'Sweet' Treat From Ric Menck

Here's a bit of trivia for you. Did you know there's a tiny connection between Sarah Records and Matthew Sweet? Ric Menck, probably best known for his power-pop outfit Velvet Crush, or for a few of you as Sweet's drummer on some of his best work, was in a couple of great but slightly lesser-known indie-pop bands in the '80s that deserved more of the limelight. One of those, Choo Choo Train, was on Subway Records, a label that gets touted here with regularity, and the other was the Springfields, an American band from Champaign, Illinois, that caught the ears of Clare and Matt. Sarah 10 was "Sunflower", a three-track 7" from 1988 with "Clown", a Hollies' cover, and the Sweet-penned "Are We Gonna Be Alright?" Sweet has never released a recording of this beauty given to the Springfields.

I have a couple of singles from the Springfields, but I don't own "Sunflower". Instead, I have all three songs from the single on 'The Ballad of Ric Menck' compilation that first came out on Summershine in 1996. I can't recommend this one enough. You'll find some Choo Choo Train, Springfields and solo recordings on there. I like it so much I bought it on two formats! Action Musik reissued it in 2004 with extra songs and liner notes from Menck. If I come across that one, I guess I'll own three copies. Doing this post reminded me of another seldom heard Sweet recording that I'll get to next week.

"Are We Gonna Be Alright?"

Yes, that really is how the songs ends.

Monday, November 13, 2017

Two Good Songs That Sound Great Together

Back when we spent all of our free time making mix tapes, perhaps you did this too. Even if my ear knew they didn't necessarily work as a tandem all that well, I liked to place a song about a musician next to a song by said musician, such as an Alex Chilton tune followed by "Alex Chilton" by the Replacements or "Sister Ray" by the Velvet Underground and "Velvet Underground" by Jonathan Richman back to back. Like the artist that sings about an artist, in a small way, I always felt like I was thanking one of my heroes by this placement. It was especially fun to put two musicians together that seemingly had very different sounds, such as something by Duke Ellington next to "Sir Duke" by Stevie Wonder. That's the direction I'm going in today.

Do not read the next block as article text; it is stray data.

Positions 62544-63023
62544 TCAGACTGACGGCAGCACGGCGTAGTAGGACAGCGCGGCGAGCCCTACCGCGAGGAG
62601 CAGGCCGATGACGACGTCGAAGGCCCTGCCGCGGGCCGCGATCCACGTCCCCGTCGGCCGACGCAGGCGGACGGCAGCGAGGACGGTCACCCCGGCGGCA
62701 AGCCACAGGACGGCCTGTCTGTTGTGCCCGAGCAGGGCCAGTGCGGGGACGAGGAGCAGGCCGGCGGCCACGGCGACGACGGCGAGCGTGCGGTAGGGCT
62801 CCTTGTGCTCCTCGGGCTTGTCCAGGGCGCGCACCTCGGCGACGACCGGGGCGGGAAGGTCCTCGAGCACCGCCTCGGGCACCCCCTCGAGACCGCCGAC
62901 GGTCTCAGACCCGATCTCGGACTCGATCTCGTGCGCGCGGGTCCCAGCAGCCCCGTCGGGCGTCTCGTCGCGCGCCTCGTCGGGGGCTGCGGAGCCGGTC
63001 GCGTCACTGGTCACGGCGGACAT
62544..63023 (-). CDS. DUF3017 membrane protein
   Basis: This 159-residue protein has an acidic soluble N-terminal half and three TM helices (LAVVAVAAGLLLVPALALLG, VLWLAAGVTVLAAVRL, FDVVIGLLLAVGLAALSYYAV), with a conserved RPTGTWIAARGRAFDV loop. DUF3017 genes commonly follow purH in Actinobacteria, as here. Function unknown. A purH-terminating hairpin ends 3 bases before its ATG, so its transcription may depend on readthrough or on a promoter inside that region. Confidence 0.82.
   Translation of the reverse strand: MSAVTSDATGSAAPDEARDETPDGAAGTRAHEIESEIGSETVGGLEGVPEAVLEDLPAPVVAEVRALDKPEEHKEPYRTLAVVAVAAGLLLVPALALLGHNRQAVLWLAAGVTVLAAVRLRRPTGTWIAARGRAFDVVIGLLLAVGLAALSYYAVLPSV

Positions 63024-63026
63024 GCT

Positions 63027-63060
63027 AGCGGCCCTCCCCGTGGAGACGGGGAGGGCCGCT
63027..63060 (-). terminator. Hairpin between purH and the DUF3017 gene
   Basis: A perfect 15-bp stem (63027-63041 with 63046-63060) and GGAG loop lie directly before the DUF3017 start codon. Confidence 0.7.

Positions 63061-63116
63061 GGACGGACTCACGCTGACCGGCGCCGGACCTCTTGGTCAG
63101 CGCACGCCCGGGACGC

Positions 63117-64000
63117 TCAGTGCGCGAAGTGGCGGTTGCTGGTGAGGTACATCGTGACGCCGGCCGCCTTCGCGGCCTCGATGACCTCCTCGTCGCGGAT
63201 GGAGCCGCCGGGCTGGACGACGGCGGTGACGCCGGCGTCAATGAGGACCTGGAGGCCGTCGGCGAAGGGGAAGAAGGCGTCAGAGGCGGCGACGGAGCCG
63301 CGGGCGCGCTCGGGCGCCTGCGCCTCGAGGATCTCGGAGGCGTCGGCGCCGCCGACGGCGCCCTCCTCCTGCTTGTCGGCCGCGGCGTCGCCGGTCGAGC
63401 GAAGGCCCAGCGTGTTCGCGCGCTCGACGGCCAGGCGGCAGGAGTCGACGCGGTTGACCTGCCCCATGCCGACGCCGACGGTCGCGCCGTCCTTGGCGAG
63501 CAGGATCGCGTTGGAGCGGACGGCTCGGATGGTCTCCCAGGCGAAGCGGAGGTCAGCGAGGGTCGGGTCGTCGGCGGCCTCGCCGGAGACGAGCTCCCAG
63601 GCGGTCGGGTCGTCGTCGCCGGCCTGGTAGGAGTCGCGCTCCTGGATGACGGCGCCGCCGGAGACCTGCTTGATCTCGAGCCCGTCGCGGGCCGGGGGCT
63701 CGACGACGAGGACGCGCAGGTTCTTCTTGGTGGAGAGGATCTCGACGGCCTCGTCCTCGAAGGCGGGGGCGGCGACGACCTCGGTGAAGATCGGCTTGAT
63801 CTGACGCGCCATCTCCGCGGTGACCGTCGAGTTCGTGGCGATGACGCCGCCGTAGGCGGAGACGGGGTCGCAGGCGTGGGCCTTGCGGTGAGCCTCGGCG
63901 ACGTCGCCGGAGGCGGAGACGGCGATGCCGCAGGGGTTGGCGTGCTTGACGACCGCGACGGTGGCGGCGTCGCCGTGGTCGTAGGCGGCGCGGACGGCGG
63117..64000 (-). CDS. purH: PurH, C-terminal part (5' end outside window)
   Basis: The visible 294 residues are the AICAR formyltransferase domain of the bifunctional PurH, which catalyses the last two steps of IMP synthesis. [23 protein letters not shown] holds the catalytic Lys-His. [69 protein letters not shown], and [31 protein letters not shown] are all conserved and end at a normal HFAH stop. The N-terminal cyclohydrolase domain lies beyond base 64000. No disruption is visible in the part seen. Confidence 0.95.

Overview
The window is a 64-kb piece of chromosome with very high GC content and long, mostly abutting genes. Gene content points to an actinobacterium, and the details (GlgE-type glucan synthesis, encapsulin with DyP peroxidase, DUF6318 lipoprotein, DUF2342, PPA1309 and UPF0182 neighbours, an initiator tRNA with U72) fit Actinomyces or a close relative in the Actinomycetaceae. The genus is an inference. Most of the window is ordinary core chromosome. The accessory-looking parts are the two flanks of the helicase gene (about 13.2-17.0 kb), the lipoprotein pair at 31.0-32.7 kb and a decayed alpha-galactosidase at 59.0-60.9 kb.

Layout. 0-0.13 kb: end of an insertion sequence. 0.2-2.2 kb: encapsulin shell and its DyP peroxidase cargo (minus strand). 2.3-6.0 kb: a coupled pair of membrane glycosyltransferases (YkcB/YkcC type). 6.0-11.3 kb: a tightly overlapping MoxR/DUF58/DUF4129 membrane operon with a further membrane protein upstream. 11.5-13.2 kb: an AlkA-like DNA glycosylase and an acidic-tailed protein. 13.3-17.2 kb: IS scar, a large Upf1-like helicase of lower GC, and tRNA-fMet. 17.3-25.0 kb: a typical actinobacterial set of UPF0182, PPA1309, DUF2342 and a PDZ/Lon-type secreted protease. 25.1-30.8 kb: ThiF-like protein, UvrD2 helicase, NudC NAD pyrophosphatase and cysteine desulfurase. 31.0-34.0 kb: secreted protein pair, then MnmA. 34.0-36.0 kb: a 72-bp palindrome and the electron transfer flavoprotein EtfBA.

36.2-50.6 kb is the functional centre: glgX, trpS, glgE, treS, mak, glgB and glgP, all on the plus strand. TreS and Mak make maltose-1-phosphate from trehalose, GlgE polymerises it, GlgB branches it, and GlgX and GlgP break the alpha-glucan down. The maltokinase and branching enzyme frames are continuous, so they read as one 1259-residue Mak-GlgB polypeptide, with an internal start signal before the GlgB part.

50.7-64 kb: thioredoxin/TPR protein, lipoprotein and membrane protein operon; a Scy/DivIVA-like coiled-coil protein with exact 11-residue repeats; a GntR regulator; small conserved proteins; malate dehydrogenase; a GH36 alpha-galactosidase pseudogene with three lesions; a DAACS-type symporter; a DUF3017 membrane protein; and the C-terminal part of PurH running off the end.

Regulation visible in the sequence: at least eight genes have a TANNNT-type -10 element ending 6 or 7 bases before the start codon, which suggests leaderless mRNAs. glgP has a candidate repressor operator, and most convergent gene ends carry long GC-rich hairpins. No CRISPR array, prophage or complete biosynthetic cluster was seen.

Over the weekend, I thought about "Breakfast in Bed" from Dusty Springfield's 1969 album 'Dusty in Memphis' because today is my birthday. I secretly hoped maybe I would get my breakfast served that way this morning. Alas, that's a pretty tall order on a school day and, as is the ritual, I was the one making breakfast for everyone else. I knew I had an album with a song called "Dusty Springfield" in my music room somewhere, but the band wasn't coming to me right away. Let's just say I have had a number of birthdays under my belt, and I'm not quite the savant I used to be when it comes to remembering such things. I was singing it to myself yesterday. So I knew it was jangly indie pop from the golden age of jangly indie pop and probably from the UK. Finally, it hit me like a bolt of lightning a little while ago. If you're curious about just how many birthdays I have had, I'm the same age as 'Dusty in Memphis.' Sigh.

As an aside, I had no idea until today the album cover for 'Dusty in Memphis' was different for folks in the UK. The one above seems so iconic to this Yank.

Dusty Springfield - Breakfast in Bed
The Haywains - Dusty Springfield

Thursday, November 9, 2017

ABCs of My Vinyl Collection (Letter F, Part 10)

Apologies, indie fans. A bit of a curve ball today but, perhaps, an interesting curiosity if you kneel at the altar of Brian Wilson. As many of you know, for much of the '90s, I became disenchanted with pop music. I increasingly turned to the loves of my childhood, absconded from my mother's record collection when I was 10, particularly the Kinks and Beach Boys. In the early years of that decade, it was a terrific time to be a fan of the Beach Boys. Reference books, biographies, box sets and other reissues were being released at a furious pace. After reading so much about Brian's influences, naturally, I began seeking out that music too. Again, the timing was perfect. Among my favorites, I really took to Phil Spector just as his 'Back to Mono' box set hit the shelves. I also picked up a decent comp of the Four Freshmen that received a few plays.

In the late '90s, while living in Washington, D.C., my fandom for Brian reached a fever pitch as he began releasing new music and flirting with the idea of touring. During that period, I went to a record convention in the Northern Virginia suburbs. I was shocked as I happened across a booth that had absolutely nothing but Four Freshmen memorabilia. I introduced myself to the fella at the booth and explained my interest due to the Wilson connection. His name was David, from nearby McLean, and I learned he was a Virginia representative of FFS, the Four Freshmen Society. Trust me, it's a big operation. It was a fascinating day of learning as David took me through some of the group's best recordings and explained their place in music as the group moved away from barbershop and introduced jazz elements that kids like Brian really dug as he listened in his bedroom back in Hawthorne, California. Did I just use the term barbershop on this blog?